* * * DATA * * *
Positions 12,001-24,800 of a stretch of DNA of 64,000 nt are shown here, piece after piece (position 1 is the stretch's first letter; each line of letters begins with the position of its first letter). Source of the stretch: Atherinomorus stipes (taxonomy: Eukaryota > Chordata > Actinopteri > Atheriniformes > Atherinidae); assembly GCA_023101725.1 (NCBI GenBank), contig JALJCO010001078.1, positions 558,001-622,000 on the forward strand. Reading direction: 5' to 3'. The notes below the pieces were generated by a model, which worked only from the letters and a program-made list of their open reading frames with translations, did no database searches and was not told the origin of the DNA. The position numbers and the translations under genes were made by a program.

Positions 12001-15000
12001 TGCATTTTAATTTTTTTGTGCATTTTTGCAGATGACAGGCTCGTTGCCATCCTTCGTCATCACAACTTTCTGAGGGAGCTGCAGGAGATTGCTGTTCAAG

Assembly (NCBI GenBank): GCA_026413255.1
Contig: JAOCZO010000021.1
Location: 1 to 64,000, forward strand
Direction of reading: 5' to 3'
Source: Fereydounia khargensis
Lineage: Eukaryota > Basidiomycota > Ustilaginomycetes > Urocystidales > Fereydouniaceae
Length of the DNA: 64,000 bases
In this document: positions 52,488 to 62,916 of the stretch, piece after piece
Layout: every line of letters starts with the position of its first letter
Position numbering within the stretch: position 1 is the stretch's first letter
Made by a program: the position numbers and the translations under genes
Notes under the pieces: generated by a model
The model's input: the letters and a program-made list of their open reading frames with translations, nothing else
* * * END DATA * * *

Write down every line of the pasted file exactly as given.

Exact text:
Positions 12,001-24,800 of a stretch of DNA of 64,000 nt are shown here, piece after piece (position 1 is the stretch's first letter; each line of letters begins with the position of its first letter). Source of the stretch: Atherinomorus stipes (taxonomy: Eukaryota > Chordata > Actinopteri > Atheriniformes > Atherinidae); assembly GCA_023101725.1 (NCBI GenBank), contig JALJCO010001078.1, positions 558,001-622,000 on the forward strand. Reading direction: 5' to 3'. The notes below the pieces were generated by a model, which worked only from the letters and a program-made list of their open reading frames with translations, did no database searches and was not told the origin of the DNA. The position numbers and the translations under genes were made by a program.

Positions 12001-15000
12001 TGCATTTTAATTTTTTTGTGCATTTTTGCAGATGACAGGCTCGTTGCCATCCTTCGTCATCACAACTTTCTGAGGGAGCTGCAGGAGATTGCTGTTCAAG

Assembly (NCBI GenBank): GCA_026413255.1
Contig: JAOCZO010000021.1
Location: 1 to 64,000, forward strand
Direction of reading: 5' to 3'
Source: Fereydounia khargensis
Lineage: Eukaryota > Basidiomycota > Ustilaginomycetes > Urocystidales > Fereydouniaceae
Length of the DNA: 64,000 bases
In this document: positions 52,488 to 62,916 of the stretch, piece after piece
Layout: every line of letters starts with the position of its first letter
Position numbering within the stretch: position 1 is the stretch's first letter
Made by a program: the position numbers and the translations under genes
Notes under the pieces: generated by a model
The model's input: the letters and a program-made list of their open reading frames with translations, nothing else